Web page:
I hope that it will get to a point where we can have enough resources or donations to distribute issues like this for free. At the moment, a private foundation in UK pays for several hundred copies of every issue to distribute to libraries in selected countries in Africa. We are hoping that this will increase so it will also go to schools. And we are hoping especially, I will continue to call on the people in our school systems, to please return the story hour in primary schools.
Very best of luck with all of these endeavors. Thank you very much for speaking with Africa in Words.
ALT 33: Children’s Literature and Story-telling
“Africa’s encounter with the West and its implications and consequences remain far-reaching and enduring in the craft and thrust of its creative writers. The contributors to ALT 33 analyse the connections between traditional stories and myths that have been told to children, as well as the work of contemporary creative writers who are writing for children in order that they understand this complex history. Some of these writers are developing traditional myths, folk tales, and legends and are writing them in new forms, while others focus on the encounter with the West that has dominated much modern African literature for adults. The previous neglect of the cultural significance, study, criticism and teaching of children’s literature is addressed in this volume: How can the successes and/or failures of stories and story-telling for children in Africa be measured? Are there models to be followed and what makes them models? What is the relationship between the text and the illustration of children’s books? What should guide the reader or critic of children’s literature coming out of Africa – globalism, transculturality or internal regionalism? What problems confront teachers, students, publishers and promoters of children’s books in Africa? Ernest Emenyonu is Professor of Africana Studies at the University of Michigan-Flint, USA; the editorial board is composed of scholars from US, UK and African universities.”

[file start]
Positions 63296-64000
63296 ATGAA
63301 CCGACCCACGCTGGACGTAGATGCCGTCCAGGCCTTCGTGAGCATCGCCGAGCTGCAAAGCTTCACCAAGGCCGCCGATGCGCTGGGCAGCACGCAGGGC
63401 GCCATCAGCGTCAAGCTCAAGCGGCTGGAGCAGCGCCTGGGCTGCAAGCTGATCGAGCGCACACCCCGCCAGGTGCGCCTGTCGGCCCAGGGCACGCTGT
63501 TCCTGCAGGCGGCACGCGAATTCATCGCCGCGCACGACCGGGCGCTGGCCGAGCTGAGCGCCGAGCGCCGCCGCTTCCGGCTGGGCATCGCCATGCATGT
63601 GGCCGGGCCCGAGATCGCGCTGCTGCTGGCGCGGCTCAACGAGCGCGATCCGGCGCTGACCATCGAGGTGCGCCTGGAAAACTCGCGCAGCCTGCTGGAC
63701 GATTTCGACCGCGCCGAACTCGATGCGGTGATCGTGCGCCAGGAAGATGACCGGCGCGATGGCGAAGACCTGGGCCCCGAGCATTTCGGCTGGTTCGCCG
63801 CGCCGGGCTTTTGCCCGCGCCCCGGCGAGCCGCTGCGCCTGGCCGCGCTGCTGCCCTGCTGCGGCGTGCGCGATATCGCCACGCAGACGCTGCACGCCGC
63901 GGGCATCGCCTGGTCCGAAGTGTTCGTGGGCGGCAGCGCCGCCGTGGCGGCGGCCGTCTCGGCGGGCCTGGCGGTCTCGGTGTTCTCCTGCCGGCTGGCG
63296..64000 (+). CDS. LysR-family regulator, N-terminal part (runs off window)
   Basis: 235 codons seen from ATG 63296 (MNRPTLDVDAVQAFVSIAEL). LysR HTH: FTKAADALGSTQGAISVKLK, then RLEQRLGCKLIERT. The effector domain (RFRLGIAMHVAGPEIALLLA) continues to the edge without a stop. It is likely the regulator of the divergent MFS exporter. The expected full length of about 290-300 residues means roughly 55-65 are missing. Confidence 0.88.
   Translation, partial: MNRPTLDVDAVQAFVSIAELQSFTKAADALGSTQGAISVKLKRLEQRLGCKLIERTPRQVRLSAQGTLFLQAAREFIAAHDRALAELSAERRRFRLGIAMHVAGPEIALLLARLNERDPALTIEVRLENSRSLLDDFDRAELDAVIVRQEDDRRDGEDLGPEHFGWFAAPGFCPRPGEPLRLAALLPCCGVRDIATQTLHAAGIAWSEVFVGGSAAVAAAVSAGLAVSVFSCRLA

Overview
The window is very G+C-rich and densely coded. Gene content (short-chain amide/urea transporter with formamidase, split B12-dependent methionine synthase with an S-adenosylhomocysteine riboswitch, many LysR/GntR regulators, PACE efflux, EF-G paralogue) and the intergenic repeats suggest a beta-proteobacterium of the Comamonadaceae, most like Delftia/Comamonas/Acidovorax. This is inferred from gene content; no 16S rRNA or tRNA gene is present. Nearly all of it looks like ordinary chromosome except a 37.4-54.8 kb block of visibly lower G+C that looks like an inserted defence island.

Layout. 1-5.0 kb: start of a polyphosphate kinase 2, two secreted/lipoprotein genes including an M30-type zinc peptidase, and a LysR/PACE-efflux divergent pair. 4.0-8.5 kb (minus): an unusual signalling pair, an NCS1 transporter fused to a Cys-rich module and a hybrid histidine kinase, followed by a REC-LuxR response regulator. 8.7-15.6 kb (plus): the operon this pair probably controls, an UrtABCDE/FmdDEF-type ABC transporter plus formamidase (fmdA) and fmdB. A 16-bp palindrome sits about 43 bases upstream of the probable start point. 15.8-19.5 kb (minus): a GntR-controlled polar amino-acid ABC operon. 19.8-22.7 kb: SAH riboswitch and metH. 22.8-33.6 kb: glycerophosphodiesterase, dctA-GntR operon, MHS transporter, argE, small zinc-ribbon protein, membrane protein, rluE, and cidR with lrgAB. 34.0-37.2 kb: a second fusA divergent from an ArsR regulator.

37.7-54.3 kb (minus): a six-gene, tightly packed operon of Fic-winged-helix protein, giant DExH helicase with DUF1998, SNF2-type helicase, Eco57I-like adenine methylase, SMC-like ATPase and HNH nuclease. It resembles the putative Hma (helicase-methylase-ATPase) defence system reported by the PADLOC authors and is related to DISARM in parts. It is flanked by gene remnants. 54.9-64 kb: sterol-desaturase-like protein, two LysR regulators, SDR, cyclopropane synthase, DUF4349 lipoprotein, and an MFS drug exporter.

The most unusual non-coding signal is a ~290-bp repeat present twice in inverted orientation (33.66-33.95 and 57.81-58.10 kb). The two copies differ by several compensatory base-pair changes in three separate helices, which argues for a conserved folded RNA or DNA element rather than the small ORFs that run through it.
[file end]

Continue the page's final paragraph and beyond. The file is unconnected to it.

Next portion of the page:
“Fellow of the Nigerian Academy of Letters (FNAL) and Fellow of the Nigerian Academy of Education (FNAE), Professor Emenyonu is a specialist in African Literature, he has taught African Literature at various institutions of higher learning in Nigeria and the United States, and has published extensively in the field. His publications include articles in leading journals of African Literature and chapters in books and anthologies on the criticism of African Literature in Africa, Europe, India and the United States. He has edited several works of criticism on African Literature including Emerging Perspectives on Nawal El Saadawi (2010), Emerging Perspectives on Chinua Achebe Vols. 1 & 2, (2004), Goat Skin Bags and Wisdom: New Critical Perspectives on African Literature (2000). He is also the author of: A Good Shepherd: A Biography of the Most Rev. Benjamin C. Nwankiti (2003). His works of fiction include: Tales of Our Motherland (short stories) (1999) and a number of children’s books including Uzo: A Story of African Childhood (2011).”